Michael Wolff at the DNC: The Case for Hillary as the Only "Sane" Candidate

President Obama, Hillary Clinton at DNC 2 - Getty - H 2016
Aaron P. Bernstein/Getty Images

It seemed by the end of the evening that all the credible figures in the country were forging a consensus in viewing Donald Trump as a nutter.

It was morning in America last night among the Democrats pouring out from the Wells Fargo Convention Center in Philadelphia, with almost everyone convinced that they were really nailing it. They had been handed a positive message about the future and about their candidate Hillary Clinton, and a well-orchestrated, devastating critique by some of the most credible figures in the country on her opponent.

It rather seemed by the end of the evening that all the credible figures in the country were joining in. The nations good and great, Democrat and Republican, were forging a consensus in seeing Donald Trump as a nutter.

The heaviest hitters of the Democratic Party — the President, the Vice President, Tim Kaine, its presumptive Vice President, Harry Reid, the Senate Minority leader, were there. And, lest any lefties or Californians need bracing, Jerry Brown too. And with a guest appearance by Michael Bloomberg, representing the independent voter and true business success (as opposed to bogus business success), they all declared Trump persona non grata.

The icing on top was a call from Trump yesterday afternoon for Russia to help spy on the Democrats. (This was clearly a Trump off-the-cuff bit but, following several days of reports about his deep financial ties to Russia, it was gleefully taken as a sign by most everyone of more Trump dementedness.) The establishment had spoken. 

In the new Democratic Party ethos, someone might take note that the carpet bombing attack was carried out almost entirely by men. But perhaps that was the point: Make no mistake, this was the real establishment. 

It was the kind of attack perhaps never before made by a major party on another major party candidate. It was not an attack on policies (the President declared Trump to be neither Republican nor Democrat) nor on character in the usual family-values sense, but on character in the clinical sense. He was a “hateful conman,” a “scam artist," a “fraud,” a “demagogue.” In sum, a sociopath. Such was the level of attack that, if Trump actually wins, it would be almost impossible to imagine not just how the words could be rolled back, but how normal government life continues. Here was a mad man. “God help us,” said Michael Bloomberg.

How could you turn the nuclear codes over to this man? You could not, was the message. 

Apocalyptically, the director James Cameron made a film about climate change, shown last night, that seemed to directly recall the 1964 “daisy ad,” suggesting that nuclear devastation was a likely result of a Goldwater election. (The Cameron film, introduced by Avatar star Sigourney Weaver, was full of dramatic license: “Crops are failing, food prices are rising, our communities are threatened.”)

As part of this sustained attack on Trump's suitability for the office, there was a concerted focus on the theme of Hillary Clinton’s hyper-suitability. If Donald Trump was not prepared in any way to be President, Hillary was prepared in every way. She was, according to pretty much everybody, including the President, who repeated on message, the single most prepared person who has ever run for President of the United States — “not me,” said Obama, “not Bill, nobody more qualified than Hillary Clinton to serve as president.” (Certainly, she is more prepared than Trump, but assuming preparedness means professional experience, it would seem obvious that Johnson, Nixon and Bush Sr. had as much or more experience in the legislature and executive branch — worth noting, in none of those cases did this produce a happy result.)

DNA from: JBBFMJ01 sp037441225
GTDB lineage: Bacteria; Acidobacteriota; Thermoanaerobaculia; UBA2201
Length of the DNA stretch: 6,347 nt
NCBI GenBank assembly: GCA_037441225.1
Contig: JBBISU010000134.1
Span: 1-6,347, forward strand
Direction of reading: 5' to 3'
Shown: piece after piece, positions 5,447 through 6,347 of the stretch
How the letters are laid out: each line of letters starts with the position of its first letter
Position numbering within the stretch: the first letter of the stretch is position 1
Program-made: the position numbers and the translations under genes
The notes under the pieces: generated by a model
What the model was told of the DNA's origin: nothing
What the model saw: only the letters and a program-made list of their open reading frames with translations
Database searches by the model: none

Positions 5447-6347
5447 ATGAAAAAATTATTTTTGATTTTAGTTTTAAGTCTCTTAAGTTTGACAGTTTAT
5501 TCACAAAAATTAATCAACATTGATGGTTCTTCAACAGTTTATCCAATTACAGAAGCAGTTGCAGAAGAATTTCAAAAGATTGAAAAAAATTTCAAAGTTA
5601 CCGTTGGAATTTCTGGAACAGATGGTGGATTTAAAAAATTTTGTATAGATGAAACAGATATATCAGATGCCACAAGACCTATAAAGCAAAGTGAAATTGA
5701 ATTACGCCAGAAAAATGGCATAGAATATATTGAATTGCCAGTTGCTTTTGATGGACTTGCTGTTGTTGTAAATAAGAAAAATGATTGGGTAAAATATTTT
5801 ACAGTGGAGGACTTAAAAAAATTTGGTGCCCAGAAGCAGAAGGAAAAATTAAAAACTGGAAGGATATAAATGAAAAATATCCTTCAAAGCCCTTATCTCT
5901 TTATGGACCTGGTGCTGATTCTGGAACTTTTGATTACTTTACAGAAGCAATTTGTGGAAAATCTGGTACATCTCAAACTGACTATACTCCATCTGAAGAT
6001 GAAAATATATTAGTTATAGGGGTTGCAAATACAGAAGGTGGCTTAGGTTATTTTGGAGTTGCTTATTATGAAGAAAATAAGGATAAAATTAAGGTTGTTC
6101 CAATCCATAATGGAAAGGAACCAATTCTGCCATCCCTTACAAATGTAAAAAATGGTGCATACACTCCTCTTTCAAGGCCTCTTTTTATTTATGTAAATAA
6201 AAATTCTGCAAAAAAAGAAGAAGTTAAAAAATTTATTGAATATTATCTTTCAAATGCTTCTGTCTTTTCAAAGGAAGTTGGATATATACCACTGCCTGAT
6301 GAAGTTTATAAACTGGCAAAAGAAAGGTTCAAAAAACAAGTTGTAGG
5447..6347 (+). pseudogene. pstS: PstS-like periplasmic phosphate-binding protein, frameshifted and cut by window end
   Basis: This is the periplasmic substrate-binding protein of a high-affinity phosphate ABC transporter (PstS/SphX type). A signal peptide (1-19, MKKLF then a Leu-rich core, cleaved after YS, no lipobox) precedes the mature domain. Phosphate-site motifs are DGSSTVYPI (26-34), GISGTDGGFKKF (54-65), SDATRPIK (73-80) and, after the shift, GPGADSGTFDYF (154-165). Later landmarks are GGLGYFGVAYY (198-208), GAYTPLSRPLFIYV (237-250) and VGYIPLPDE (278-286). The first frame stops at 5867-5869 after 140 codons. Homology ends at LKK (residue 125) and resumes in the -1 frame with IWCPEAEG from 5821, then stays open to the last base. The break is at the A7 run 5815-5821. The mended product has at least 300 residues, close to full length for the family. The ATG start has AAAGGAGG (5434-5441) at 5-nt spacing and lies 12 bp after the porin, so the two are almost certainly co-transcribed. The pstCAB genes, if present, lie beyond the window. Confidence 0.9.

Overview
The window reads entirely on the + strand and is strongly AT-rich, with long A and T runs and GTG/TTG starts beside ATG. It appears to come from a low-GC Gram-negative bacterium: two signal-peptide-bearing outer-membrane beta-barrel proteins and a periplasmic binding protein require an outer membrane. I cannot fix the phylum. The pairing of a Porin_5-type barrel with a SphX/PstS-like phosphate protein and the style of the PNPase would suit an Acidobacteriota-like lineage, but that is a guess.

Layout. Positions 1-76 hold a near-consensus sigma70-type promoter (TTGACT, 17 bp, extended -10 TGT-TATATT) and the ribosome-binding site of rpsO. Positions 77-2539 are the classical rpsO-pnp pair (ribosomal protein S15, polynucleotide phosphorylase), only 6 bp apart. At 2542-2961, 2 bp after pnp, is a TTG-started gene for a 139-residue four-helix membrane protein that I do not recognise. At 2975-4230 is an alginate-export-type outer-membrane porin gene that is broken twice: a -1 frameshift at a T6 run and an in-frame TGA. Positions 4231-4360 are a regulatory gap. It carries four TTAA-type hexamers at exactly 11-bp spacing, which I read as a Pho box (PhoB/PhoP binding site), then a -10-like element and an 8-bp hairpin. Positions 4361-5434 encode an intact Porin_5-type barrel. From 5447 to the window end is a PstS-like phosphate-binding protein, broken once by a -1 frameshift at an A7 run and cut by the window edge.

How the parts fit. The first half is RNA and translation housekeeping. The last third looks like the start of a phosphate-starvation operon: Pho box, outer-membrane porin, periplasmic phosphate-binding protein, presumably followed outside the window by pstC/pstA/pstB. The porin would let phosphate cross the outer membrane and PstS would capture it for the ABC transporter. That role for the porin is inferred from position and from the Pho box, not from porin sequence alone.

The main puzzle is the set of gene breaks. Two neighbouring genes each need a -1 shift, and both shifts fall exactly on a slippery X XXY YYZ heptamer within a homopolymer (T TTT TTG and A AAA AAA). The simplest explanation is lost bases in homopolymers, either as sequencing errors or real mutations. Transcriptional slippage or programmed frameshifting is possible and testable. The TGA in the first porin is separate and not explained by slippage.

Indeed, the underlying theme last night was a shift away from selfless and caring Hillary — a message from the previous sessions targeted to Democrats and, specially, women Democrats — to seeing her more broadly as the contrast gainer. It was a clearer pitch to the independent and undecided and, thinking big, to perhaps even a meaningful part of the Republican Party. It was, in a sense, a formal lowering of the bar. Hillary was at least sane.

And yet, taking Trump on his face, as a set of literal political positions and attitudes, preposterous as they may be, had over the course of a year not worked very well. John Hutson, a former Judge Advocate General of the Navy, gave an angry rejoinder last night to Trump’s casual attitude about international rules and laws, and his general besmirching of the military.

“You’re not fit to polish John McCain’s boots,” said Admiral Hutson, unmindful that Trump’s famous dismissal of McCain for having been taken prisoner — one of the early disqualifiers of Trump as a credible candidate in the eyes of all reasonable people — had no effect on his standing at all. Except perhaps to buoy it.

If that had been a trap all year, of the political and media establishment mocking Trump for exactly the things that some heretofore invisible demographic seemed to relish about him, it was perhaps being compounded last night. Frank Luntz, the Fox political pollster, tweeted at one point in the evening that the Democrats were not ready for November. 

But the problem may go deeper than that. Because according to everything they have been taught, and hold true, and are being told by the experts, they believe they are.